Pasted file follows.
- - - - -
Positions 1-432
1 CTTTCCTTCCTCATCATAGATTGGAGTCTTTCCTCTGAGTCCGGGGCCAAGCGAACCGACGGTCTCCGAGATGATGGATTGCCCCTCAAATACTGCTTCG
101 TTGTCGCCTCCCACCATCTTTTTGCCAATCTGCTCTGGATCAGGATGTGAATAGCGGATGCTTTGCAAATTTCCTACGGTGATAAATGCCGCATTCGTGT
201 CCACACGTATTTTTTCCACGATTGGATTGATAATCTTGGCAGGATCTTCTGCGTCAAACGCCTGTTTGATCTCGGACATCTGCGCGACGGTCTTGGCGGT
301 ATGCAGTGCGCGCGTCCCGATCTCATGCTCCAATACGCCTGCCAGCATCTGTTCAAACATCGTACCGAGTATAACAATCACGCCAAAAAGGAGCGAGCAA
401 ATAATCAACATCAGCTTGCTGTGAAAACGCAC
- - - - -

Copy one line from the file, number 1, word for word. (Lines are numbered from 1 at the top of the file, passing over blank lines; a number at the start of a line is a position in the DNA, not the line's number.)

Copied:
Positions 1-432